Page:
President Barack Obama on Friday accepted the resignation of embattled Veterans Affairs Department leader Eric Shinseki. Federal lawmakers and the Obama administration have been seeking changes in how the department functions, after widespread reports of mismanagement, including hospitals changing waiting list documents to hide long delays patients faced.
The Shinseki resignation was well-received among Siouxland federal lawmakers, who sent out a slew of press releases. U.S. Rep. Steve King, R-Iowa, said Shinseki had "lost the confidence of our veterans."
King also veered to work in a knock on the federal health care reform package he's worked to repeal since 2010.
"We also have a preview of what a microcosm of ObamaCare looks like. If government can’t fix the VA for our veterans, how can government manage healthcare for all Americans?” King said.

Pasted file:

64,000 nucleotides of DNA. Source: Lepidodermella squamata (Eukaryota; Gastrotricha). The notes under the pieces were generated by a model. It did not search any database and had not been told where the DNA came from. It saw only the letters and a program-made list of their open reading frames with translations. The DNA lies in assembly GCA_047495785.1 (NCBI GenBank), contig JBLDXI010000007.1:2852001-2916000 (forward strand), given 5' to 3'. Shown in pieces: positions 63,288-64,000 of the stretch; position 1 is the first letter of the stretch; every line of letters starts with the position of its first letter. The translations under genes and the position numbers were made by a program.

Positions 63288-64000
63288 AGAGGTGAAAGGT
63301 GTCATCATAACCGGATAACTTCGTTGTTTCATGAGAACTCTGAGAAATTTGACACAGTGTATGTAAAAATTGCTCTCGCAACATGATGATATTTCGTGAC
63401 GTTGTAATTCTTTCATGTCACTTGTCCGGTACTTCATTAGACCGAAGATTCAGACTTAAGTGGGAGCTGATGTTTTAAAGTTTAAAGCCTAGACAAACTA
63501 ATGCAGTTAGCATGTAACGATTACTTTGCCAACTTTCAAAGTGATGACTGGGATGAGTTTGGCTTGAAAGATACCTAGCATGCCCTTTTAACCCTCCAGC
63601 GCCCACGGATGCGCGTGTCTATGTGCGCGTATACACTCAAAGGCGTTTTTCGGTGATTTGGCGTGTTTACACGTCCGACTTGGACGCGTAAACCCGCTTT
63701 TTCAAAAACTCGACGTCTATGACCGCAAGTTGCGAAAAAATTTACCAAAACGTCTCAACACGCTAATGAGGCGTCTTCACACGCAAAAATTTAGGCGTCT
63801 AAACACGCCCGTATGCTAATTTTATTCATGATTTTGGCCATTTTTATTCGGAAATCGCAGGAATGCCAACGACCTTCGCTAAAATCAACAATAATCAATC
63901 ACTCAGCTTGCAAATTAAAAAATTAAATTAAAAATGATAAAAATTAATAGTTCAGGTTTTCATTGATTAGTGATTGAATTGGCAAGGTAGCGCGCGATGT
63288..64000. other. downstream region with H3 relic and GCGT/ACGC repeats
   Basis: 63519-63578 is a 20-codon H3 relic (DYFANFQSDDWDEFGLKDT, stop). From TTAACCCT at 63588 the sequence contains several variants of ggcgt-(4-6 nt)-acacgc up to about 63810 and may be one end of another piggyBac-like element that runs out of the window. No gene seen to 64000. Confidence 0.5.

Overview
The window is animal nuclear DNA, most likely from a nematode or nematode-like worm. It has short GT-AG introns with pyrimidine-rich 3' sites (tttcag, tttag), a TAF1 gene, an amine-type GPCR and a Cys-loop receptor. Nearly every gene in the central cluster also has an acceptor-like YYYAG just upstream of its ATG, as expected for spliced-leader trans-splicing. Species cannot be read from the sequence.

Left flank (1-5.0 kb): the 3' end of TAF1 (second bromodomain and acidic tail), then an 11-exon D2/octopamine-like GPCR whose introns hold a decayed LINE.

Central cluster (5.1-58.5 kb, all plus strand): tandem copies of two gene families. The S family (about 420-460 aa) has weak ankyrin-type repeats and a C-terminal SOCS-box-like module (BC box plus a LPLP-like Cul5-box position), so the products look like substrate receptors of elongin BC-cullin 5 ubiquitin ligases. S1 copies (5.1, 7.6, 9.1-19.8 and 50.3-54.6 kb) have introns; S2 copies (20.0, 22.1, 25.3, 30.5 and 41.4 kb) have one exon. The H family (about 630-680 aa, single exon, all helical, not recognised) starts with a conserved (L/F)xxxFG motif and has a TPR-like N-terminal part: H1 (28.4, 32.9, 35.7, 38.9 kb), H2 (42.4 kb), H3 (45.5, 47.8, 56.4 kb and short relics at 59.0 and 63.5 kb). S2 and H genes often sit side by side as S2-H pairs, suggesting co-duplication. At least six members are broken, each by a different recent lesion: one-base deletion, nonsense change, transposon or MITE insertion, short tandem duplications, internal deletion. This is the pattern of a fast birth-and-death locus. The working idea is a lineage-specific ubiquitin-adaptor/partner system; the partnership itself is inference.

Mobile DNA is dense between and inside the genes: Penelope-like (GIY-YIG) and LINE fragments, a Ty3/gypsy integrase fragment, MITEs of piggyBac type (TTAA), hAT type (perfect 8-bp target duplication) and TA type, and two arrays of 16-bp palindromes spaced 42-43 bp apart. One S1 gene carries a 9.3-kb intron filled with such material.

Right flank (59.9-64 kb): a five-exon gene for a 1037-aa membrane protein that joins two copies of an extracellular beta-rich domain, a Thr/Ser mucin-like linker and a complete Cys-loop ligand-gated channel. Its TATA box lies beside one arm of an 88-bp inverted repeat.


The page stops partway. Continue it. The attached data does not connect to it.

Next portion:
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The two senators from Iowa said changes can't stop with the resignation of Shinseki.
U.S. Sen. Charles Grassley, R-Iowa, said, "When problems in a department are widespread, the top leadership bears ultimate responsibility for the management shortcomings that let it happen. But this can’t be the end of the story. The problems will still be there after this resignation, and they need to be fixed. Everyone in the department who was responsible should go."
U.S. Sen. Tom Harkin, D-Iowa, said action must be pursued in federal chambers.
"The task before us is to ensure that veterans receive the benefits they have earned, educational opportunities that lead to good jobs, and health care that is both timely and high quality. Congress must now get back to the task at hand and ensure the VA has the resources to implement these solutions," Harkin said.
There's a telling line in a Washington Post article about how the intransigent culture of the Veterans Affairs developed. A VA doctor is quoted as saying what Shinseki didn't realize was that "if you say, ‘Do something,’ it’s covered up. It’s fixed by covering it up.”